World Water Day | Accelerating Change, March 22, 2023
Mrs Apolline BAMBARA,
PhD in Engineering Sciences and Technologies
Sahara and Sahel Observatory
The World Water Day is celebrated on March 22 of every year since 1993. It emphasizes the importance of freshwater resources, raises awareness among decision-makers on the situation of access to drinking water for the populations, the most vulnerable in particular. Besides, this day aims to support the achievement of Sustainable Development Goal 6 (SDG 6) : clean water and sanitation, for all by 2030.
The 2023 theme : "Accelerating change to solve the water and sanitation crisis" corresponds to the United Nations 2023 Water Conference which will be held in New York on March 22-24. It will bring together all the water sector key players and will aim to establish new partnerships and make commitments that should lead to more concrete and more urgent actions to achieve SDG 6.6.
Two billion people on Earth do not have access to drinking water. Even if there are some inequalities between the sub-regions and the countries, the situation is still alarming in Africa where the average water availability is only about 210 m3/inhabitant/year compared to 512 m3/inhabitant /year worldwide. This is partly explained by the weak potential for the development of water resources. The water stress situation is really noticeable and very worrying for the future because, according to the World Meteorological Organization ‘’State of the Climate in Africa 2021’’ report, 4 out of 5 African countries will no longer have sustainably managed water resources by 2030 if no action is undertaken.
Moreover, the continent is prone to the climate change effects which are exacerbating the already delicate water stress situation in several countries, and most of the African countries do not have enough capacity to implement integrated and sustainable water resources management. Very often times, the countries do not adopt coordinated strategies in managing the shared water resources of the continent. It is therefore more than urgent to take measures at all social, political and institutional levels to overcome water stress and ensure water security for all communities.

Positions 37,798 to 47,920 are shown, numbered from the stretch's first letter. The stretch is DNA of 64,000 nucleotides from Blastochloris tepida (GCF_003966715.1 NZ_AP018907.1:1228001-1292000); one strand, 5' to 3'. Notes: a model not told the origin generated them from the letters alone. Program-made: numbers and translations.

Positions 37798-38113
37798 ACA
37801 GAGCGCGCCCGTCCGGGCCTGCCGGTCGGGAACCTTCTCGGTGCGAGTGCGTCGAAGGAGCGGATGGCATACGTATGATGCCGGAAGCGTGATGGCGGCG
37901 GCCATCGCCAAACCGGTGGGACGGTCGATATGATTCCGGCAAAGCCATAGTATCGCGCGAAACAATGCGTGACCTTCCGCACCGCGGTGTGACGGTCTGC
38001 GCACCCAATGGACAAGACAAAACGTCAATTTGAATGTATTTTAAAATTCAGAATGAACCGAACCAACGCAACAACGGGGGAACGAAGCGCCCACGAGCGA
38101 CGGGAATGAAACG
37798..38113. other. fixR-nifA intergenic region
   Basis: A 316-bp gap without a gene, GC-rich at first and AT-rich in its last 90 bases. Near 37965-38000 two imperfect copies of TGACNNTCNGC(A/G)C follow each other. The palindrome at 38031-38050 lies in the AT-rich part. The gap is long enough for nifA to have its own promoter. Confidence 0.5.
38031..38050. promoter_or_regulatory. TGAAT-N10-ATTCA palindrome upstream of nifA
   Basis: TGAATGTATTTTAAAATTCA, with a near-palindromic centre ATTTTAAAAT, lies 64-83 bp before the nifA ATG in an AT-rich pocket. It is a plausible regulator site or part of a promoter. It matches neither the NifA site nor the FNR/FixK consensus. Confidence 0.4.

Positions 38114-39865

In this regard, the Sahara and Sahel Observatory (OSS), with the support of its member countries and other partners, has been actively working for three decades for the sustainable management of natural resources, the water resources in particular. The various OSS efforts contribute to the improvement of water availability, to the water supply of the populations, to the sustainable management and protection of water resources in its area of action to maintain peace and food security. It has brought a change in the management of water resources and particularly shared trans-boundary groundwater, namely : the North Western Sahara Aquifer System (NWSAS) and the Iullemeden-Taoudéni/Tanezrouft Aquifer System (ITTAS) through the establishment of consultation frameworks managed by the countries, capacity building in terms of good practices, the improvement and sharing of knowledge on the Integrated Water Resources Management as well as their Information Systems.
The OSS has also provided support to the countries in improving the availability of water resources in a climate change context through specific proposals for the development of alternative resources such as the use of unconventional water (treated wastewater, sea water desalination, etc.).
At this critical stage and through its 2021-2030 strategy, the OSS is committed to reinforcing and boosting its actions in its area of intervention through the mobilization of funds for the benefit of the countries to improve access to water, knowledge sharing, the dissemination of good practices and the preservation of natural resources.